Friday, 5 October
Paris is under siege. It often is in September-October. The traffic is terrible. Disgruntled workers, back from a month’s holiday, start striking and demonstrating and generally adding to the chaos. This year, however, though there have been a few rather perfunctory manifestations, the siege is of another nature. Instead of a transit strike it’s a transportation revolution.
It all started in 2007 when the bicycle-sharing service Vélib’ was introduced. The mayor’s office awarded a contract to the publicity firm JC Décaux to install electronic terminals every 300 metres (984 feet) around the city. Despite problems of damaged and vandalised cycles, Vélib’ quickly became almost as parisien as the proverbial baguette. Little did we know this was just the beginning.
Next there was Autolib', electric car-sharing (legal trouble has put a brake on them recently). Last year, when Décaux’s contract ran out and was not renewed, competition in the bike-sharing industry flourished. In came lime-green Gobee, mellow-yellow Mobike, autumn-orange Ofo. The Velib’ concession was given to Smovengo and their bright green or teal blue bikes, built like tanks, joined the ranks.
Meanwhile all sorts of battery-powered conveyances began appearing. These include Segways, usually with tourists aboard...
Segway Selfies, the way to go
City Scoot electric scooter-sharing...
...and one-wheeled contraptions called monocycles. You even see battery powered skateboards. But the real game changer has been the new sharing system for electric trottinettes. Since la rentrée these motorised toys, which comes in three brands (Lime, Bird and Bolt), are ubiquitous.
Despite always having had my own bicycle, I was delighted when Vélib’ were introduced. Though bike-sharing might not appeal to inveterate car users, it would, I reasoned, attract the young. Paris would never be Amsterdam but it might develop a generation of cyclists who would shun cars even as they aged. Surely these new riders, I said to myself, will eventually learn some cycling etiquette and adopt better road habits.
By this logic I should be loudly applauding Vélib's descendents and cousins. In theory I am. But the reality is more complicated. Unfortunately for Paris there are les Parisiens. And the average Parisien is by nature a very undisciplined being. Vélib’ cyclists, even those who eventually bought their own bikes, did not learn to ride with other people in mind. Or to use the hugely expanded bike lane system when the sidewalk or the park was more convenient. Or to stop at red lights when pedestrians are crossing the street.
'Hey, neither the vehicles nor the signs were here a month ago.'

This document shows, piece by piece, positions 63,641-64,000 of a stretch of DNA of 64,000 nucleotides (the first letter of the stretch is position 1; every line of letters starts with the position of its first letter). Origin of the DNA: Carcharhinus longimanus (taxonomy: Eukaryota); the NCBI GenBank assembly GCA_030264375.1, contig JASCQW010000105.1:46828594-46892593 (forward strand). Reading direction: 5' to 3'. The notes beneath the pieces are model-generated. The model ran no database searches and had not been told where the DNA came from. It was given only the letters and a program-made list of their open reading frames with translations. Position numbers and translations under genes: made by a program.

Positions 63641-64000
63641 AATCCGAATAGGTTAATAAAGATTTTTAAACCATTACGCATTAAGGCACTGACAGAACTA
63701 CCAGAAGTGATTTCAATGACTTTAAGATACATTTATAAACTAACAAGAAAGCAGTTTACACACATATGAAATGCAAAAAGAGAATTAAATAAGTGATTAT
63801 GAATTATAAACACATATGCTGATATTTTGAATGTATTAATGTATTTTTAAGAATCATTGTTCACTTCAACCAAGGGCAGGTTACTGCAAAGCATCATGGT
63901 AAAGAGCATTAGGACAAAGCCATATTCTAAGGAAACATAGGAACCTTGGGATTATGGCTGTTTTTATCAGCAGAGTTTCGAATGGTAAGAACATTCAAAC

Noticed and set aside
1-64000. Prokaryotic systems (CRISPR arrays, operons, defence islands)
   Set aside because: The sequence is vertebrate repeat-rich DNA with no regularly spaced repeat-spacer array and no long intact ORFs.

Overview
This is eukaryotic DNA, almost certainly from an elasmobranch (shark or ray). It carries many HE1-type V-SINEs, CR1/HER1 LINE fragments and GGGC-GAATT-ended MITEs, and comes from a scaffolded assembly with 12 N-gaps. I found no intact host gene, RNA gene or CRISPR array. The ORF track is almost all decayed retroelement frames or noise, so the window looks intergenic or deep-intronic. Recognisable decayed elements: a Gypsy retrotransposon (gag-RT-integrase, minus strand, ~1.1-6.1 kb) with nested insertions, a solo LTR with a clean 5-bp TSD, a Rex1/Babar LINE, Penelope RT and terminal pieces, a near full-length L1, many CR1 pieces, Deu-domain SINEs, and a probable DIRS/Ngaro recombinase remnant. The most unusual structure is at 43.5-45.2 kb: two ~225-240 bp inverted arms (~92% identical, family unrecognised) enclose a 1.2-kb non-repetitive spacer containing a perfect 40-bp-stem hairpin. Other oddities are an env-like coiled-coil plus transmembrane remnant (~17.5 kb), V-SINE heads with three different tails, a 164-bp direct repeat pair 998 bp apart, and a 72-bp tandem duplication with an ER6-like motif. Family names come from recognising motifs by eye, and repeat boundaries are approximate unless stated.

Now, with the trottinettes, people have thrown all semblance of road rules to the wind. Maybe because they recall childhood, people ride them as if they really were toys, which means going anywhere they please and treating pedestrians, who cannot even hear these electrically powered menaces coming up behind them, like slalom poles. But any vehicle that can cruise at up to 30km/h (16mph) is not a plaything.
The other problem with all the new bike and trottinette sharing schemes is that there are no terminals; they are programmed to be left and re-shared anywhere. And sadly les Parisiens are not only undisciplined. They are also, as my neighbour Martine E pointed out, je-m’en-foutistes (I-don’t-give-a-damn-ers). This means they leave their used vehicles any and everywhere, regardless of whom or what they might be obstructing.
They begin to look like litter and in fact are often treated as such.
The Chinese firm Gobee.bike couldn't take it and gave up after a few months, saying: “the mass destruction of our fleet has become the new entertainment of underaged individuals.”
Furthermore, constructed to carry one passenger, the share-system vehicles can often be seen carrying two. The bikes have adapted by making extra strong baskets but the trottinette makers did not take note. The lovebirds on board sail along like Leonardo di Caprio and Kate Winslet on the prow of the Titanic…
...with the trottinette about to suffer a similar fate.
All of this has made me think about the concept of sharing. To me it implies collectivity, a system of common goods, treated with respect by one and all. Because we all occupy the same urban space, sharing also suggests an underpinning of civility. But the proliferation of conveyances in Paris has encouraged the opposite attitude. In fact since the introduction of trottinettes, even the bikers behave less civically and courteously. For the moment all these sharing schemes seem to have resulted in is more, not less, moi-je (me, me, me). What a shame.